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Photo by @michaelchristopherbrown | Young Palestinians take a break while men dance the Dabke on day one of a three-day wedding celebration in the village of Jamallah, West Bank. I had a blast photographing (and dancing along to) this Arab folk dance native to the region, a combination of circle and line dancing. Each type of Dabke dance has its own corresponding set of songs, the theme of which is often love. Hundreds of men from the village came to congratulate the groom and celebrate with live music, fireworks, and food, while women celebrated with the bride at a nearby house.

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Photo by Daniella Zalcman @dzalcman | Peter Wolf Toth is a Hungarian-born artist based in Florida. He has dedicated most of his life to carving these larger-than-life statues of Native Americans out of tree trunks — a series he calls the Whispering Giants. His original goal was to place one of these statues in every state. He has completed 74 so far and, at the age of 70, has no plans to stop. Peter says that the statues are a way to honor Native American culture, but critics argue that the statues are rooted in physical stereotypes and caricature and raise questions about authenticity. This is part of my first story for @natgeo on the appropriation of Native imagery and identity, out now in the December issue.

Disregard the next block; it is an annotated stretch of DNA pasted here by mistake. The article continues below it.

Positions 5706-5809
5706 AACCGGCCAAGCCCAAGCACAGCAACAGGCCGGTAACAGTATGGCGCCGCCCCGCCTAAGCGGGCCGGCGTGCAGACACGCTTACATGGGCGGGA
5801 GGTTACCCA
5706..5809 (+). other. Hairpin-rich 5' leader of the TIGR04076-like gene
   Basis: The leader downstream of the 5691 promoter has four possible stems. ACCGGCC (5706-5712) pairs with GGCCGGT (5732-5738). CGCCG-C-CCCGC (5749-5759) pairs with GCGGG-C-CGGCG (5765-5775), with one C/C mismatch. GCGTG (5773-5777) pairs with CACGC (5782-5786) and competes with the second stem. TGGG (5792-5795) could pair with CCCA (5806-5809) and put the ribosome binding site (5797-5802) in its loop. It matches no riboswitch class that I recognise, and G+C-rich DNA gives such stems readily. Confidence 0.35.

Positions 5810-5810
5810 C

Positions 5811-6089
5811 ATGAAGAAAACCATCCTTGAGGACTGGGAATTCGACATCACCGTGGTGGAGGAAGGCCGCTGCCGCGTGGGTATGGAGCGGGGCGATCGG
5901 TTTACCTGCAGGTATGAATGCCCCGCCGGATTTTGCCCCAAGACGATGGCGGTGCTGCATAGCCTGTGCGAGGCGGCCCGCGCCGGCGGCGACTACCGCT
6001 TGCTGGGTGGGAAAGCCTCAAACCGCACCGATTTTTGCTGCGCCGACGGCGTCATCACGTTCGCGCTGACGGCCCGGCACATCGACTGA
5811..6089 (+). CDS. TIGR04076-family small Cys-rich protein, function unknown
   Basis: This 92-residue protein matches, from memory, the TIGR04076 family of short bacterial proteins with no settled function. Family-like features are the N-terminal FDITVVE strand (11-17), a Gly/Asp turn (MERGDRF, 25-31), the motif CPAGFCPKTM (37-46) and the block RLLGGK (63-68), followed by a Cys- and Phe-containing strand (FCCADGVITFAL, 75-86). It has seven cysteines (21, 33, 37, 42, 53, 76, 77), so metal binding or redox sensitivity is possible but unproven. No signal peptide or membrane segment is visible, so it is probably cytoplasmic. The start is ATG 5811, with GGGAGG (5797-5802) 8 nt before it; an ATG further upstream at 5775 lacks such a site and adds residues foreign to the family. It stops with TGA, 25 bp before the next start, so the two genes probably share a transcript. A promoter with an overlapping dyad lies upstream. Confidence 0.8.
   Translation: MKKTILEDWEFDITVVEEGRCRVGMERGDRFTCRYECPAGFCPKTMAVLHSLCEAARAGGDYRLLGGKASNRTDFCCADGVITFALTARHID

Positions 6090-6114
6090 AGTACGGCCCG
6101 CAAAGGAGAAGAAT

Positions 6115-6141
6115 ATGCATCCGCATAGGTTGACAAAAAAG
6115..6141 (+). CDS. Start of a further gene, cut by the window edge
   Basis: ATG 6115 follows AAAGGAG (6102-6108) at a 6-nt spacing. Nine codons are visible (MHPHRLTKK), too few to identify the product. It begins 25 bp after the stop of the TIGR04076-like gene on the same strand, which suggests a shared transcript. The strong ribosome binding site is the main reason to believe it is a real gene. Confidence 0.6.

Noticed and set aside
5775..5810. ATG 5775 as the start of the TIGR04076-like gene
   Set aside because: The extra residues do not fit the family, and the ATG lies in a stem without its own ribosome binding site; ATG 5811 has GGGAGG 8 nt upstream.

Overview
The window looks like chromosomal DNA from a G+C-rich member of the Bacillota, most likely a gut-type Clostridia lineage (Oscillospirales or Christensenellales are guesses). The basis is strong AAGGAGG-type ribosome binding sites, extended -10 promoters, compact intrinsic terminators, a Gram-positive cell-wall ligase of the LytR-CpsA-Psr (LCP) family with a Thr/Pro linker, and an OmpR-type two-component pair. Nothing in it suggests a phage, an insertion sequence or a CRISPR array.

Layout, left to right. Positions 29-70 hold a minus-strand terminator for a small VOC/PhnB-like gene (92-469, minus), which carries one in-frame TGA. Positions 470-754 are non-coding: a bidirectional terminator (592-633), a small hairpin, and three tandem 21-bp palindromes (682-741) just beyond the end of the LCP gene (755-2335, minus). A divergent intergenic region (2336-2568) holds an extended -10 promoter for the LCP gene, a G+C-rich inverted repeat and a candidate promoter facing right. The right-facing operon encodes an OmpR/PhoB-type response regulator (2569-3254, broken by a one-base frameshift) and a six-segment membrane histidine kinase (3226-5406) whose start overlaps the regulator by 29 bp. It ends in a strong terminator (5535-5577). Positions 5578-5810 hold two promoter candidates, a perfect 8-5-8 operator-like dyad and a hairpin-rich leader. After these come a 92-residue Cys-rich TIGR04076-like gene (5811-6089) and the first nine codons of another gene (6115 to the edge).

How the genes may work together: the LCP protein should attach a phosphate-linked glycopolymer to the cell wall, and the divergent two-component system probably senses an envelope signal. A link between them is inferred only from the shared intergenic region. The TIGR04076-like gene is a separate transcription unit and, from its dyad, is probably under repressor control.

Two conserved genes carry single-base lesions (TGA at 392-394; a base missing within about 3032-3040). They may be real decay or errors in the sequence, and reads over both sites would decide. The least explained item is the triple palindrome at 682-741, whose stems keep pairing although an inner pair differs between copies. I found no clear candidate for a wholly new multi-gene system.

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Photo by Robbie Shone @shonephoto | During this summer, we joined a climate research expedition in the Arctic. The aim was to visit the Wegener Halvø peninsula of East Greenland where we had received a tip off that there were caves to be found. Our aim was to expand the vision of the Greenland Caves Project, to find these caves, explore them and collect samples for palaeoclimate research. As part of the project we wished to try and reduce our environmental and climate impact; we teamed up with the Top to Top Global Climate expedition and sailed from Iceland to Greenland and back. It was an amazing experience with breathtaking views the whole time (not that I was always able to appreciate them when being sick off the back of the boat). This photograph shows Prof. Gina Moseley, who is the leader of the project collecting samples of water, ice and snow for chemical analysis. Here she is collecting samples from a snow bank where she can easily access different depths within the snow. #EAGRE18 @greenland_caves